By Sun Yong Kim
Edited by Anjini Chandra,Senior Editor, The Indian Economist
In an age where governmental ineptitude and private sector disengagement have left many social issues unanswered, the rise of the social entrepreneur shapes up as perhaps the greatest ally the socially disadvantaged will ever meet. Armed with the financing and strategic tools of social impact financing and innovation consulting, social enterprises have been able to create innovative solutions to the social dilemmas that other stakeholders have failed to address. The story of Ahmed Khan is a testament to this fact.
Ahmed Khan, an Indian entrepreneur troubled by the inadequate road infrastructure inflicting his native homeland, designed a novel plan to build superior quality roads by creating ‘Plastic Roads’. The idea here is simple. Mixing plastic with asphalt forms a compound called polymerised bitumen, which is capable of withstanding India’s prolific monsoon rains far better than current pavements due to plastic’s tendency to act as a binding agent and being water resistant.
After initially experimenting on potholes in Bangalore City, Ahmed’s company KK Plastic Waste Management has produced more than 1,200 kilometers of road using 3,500 tonnes of plastic waste, primarily in Bangalore in a pilot association with the Bangalore Municipal Corporation (B.B.M.P). Plans have now been put in place with co-ordination from the Bangalore Development Authority (BDA) to turn Bangalore into the world’s first plastic free city, using Khan’s road model as a central tenant.
Social Impact Financing: The key to rising Social Entrepreneurship
Ahmed Khan’s work presents a powerful story of how individual entrepreneurial action can deliver the necessary social impact against the backdrop of an ineffective, and in India’s case, corrupt public sector infrastructure. Yet, Khan’s great work would not have been possible had it not been for the rise of social impact financing, an interesting phenomenon which has negated the scalability issue associated with social enterprise financing.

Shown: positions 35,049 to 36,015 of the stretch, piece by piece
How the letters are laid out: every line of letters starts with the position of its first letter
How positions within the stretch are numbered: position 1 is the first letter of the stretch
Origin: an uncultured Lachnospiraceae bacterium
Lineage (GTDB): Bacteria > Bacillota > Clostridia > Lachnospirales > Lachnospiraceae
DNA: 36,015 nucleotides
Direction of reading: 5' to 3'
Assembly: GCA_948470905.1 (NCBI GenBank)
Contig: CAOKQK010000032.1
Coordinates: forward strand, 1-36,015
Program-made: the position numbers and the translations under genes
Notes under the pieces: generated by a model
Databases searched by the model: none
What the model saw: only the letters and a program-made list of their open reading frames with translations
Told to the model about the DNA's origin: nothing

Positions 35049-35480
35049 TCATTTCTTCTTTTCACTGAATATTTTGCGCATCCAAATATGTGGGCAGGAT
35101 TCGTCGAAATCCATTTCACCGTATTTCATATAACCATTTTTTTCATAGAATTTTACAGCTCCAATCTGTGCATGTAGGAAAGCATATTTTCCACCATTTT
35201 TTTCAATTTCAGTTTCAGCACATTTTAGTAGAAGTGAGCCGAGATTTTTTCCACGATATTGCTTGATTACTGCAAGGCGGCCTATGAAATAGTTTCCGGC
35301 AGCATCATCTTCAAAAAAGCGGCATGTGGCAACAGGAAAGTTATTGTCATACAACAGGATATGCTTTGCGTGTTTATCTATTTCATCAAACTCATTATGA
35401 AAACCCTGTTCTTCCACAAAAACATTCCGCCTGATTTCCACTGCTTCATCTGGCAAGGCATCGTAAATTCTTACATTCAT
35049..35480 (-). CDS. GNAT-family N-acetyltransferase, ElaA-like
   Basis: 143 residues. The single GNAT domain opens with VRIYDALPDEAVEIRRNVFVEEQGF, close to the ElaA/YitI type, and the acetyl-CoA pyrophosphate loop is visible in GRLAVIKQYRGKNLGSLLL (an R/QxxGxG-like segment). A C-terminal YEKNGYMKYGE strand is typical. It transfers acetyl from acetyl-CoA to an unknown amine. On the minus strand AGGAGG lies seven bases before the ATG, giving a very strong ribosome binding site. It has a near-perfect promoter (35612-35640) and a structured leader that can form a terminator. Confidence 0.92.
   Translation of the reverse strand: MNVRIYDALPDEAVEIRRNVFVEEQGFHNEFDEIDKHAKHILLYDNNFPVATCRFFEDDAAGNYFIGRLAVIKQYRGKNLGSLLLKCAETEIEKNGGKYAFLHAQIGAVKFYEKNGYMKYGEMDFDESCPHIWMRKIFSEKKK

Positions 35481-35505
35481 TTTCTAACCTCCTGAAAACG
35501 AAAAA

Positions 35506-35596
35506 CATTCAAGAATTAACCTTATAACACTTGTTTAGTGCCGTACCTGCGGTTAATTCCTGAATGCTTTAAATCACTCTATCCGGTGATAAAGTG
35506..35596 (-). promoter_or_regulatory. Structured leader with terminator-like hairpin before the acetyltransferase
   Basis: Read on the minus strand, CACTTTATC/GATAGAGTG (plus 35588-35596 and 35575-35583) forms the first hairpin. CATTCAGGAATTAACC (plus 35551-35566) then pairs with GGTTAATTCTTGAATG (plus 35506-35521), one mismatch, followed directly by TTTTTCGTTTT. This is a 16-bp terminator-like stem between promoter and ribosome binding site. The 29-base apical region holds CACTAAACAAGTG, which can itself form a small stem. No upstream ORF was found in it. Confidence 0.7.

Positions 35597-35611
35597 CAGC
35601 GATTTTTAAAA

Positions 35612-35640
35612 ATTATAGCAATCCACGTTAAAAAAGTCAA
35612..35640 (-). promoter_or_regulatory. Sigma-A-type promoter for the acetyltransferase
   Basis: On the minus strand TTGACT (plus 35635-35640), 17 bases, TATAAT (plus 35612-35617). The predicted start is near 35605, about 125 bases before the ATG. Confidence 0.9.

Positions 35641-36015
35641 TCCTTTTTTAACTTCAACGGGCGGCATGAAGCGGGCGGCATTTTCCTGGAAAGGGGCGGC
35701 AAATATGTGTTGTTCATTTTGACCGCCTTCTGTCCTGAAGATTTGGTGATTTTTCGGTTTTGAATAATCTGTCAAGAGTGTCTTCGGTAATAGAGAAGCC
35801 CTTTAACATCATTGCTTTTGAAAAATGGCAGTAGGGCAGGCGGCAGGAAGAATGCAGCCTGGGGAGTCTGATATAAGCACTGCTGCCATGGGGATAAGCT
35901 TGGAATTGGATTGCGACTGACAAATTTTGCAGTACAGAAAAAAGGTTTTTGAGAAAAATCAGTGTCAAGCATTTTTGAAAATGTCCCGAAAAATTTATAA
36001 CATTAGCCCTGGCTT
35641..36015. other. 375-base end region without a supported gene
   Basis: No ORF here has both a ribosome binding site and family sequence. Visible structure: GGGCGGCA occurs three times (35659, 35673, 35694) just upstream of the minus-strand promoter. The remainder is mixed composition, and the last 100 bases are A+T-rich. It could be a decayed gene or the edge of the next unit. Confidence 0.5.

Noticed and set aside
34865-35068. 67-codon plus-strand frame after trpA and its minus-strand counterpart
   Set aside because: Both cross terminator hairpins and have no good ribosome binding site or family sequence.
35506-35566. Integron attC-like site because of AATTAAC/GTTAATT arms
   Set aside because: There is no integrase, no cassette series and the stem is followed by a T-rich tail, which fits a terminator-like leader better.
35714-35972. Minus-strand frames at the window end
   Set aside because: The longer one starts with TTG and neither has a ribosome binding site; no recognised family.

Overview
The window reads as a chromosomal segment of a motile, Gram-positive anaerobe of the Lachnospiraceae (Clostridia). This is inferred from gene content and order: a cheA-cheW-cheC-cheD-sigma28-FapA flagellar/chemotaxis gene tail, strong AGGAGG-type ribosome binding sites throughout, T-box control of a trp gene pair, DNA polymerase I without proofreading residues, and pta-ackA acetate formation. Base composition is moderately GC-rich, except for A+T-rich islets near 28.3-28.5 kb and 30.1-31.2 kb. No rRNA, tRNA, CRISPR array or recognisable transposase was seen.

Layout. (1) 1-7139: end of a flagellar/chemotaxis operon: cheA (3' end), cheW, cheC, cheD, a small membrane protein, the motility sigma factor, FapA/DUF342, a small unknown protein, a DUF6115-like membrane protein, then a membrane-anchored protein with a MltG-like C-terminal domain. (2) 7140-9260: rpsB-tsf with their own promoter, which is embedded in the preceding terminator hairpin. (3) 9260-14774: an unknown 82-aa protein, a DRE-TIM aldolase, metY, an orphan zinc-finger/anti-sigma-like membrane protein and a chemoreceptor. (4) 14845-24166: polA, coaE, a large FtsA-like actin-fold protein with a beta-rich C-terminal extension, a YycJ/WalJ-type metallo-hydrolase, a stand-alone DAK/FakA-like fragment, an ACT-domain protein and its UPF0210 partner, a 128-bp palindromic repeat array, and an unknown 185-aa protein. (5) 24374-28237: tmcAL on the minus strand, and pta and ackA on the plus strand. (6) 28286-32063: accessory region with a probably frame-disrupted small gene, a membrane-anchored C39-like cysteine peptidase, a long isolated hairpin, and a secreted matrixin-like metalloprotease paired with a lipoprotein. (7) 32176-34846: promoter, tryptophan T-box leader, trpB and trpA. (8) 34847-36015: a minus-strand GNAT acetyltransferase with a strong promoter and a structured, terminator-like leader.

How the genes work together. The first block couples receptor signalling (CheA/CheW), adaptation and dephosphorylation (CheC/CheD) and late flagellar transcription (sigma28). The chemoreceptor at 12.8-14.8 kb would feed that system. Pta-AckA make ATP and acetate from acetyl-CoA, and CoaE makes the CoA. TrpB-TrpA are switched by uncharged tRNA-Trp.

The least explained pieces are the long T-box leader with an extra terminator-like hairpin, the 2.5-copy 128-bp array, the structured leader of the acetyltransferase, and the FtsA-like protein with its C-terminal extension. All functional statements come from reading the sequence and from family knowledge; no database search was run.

Until recently, it has been an unfortunate reality that social projects such as Khan’s ‘Plastic Roads’ have often lacked the scalability that investors often desire to diversify risk profiles because of the inherently high risk nature of such social ventures, which lack case study precedents. The resulting capital gap has been the principal reason for why 50% of all social enterprises fail in their first year, despite the inherent social value that their endeavours will undoubtedly bring.
The introduction of social impact financing options such as social benefit bonds, have however gone a long way to negate these concerns. By pooling investment sums from a plethora of social investors, social benefit bonds achieve the very diversification that institutional investors often desire, to align socially conscious investment decisions with market mechanisms.
In this way, the social impact bond represents a wave opportunity to attract funding for high risk social ventures, that have previously been shunned of capital due to the scale issues. Issues such as finding a cure for Alzheimers Disease, Behavioural Disorders and Brain Science research have long been neglected areas of science, as a result of the pre-existing capital gap that dominated the pre- social impact bond environment.
The Innovation Consultant: Strategic Support System for Social Entrepreneurs
Another important development for the social entrepreneur has been the rise of the Innovation Professional. Innovation consultants who assist entrepreneurs with planning a structured, strategic approach to their innovative endeavours have become instrumental for social entrepreneurs who often lack the business know-how to take their innovative idea to market.
Whilst this structured approach to innovation may indeed conflict with the inherently freelancing perception that is entrepreneurship, there are several reasons why such a move toward structured innovation may prove to be a positive.
Firstly, innovation consultants help social entrepreneurs maintain their commitment to innovation over the long term. They assist social entrepreneurs in achieving the balance between innovation and the need for business sustainability, by helping entrepreneurs create a strategic vision that communicates that idea and which reminds the business about the importance and relevance of innovation. 3M’s goal that 30% of its revenue comes from disruptive products is a perfect illustration of this fact.
However, more importantly, innovation consultants assist entrepreneurs in choosing between their numerous visions, so as to structure the creative innovative mind towards more feasible, marketable ideas. Innovation consultants also help social entrepreneurs establish the necessary processes to differentiate between feasible and non-feasible social innovations, that are consistent to the structured approach to innovation that these consultants offer.
Armed with the financing and strategic tools of social impact financing and innovation consultants, social entrepreneurs have and will continue to combine the financial acumen of the private sector, with the drive and passion of the NGO sector to create the ultimate social impact. If the past is anything to go by, the future will only increase our fascination with social enterprise.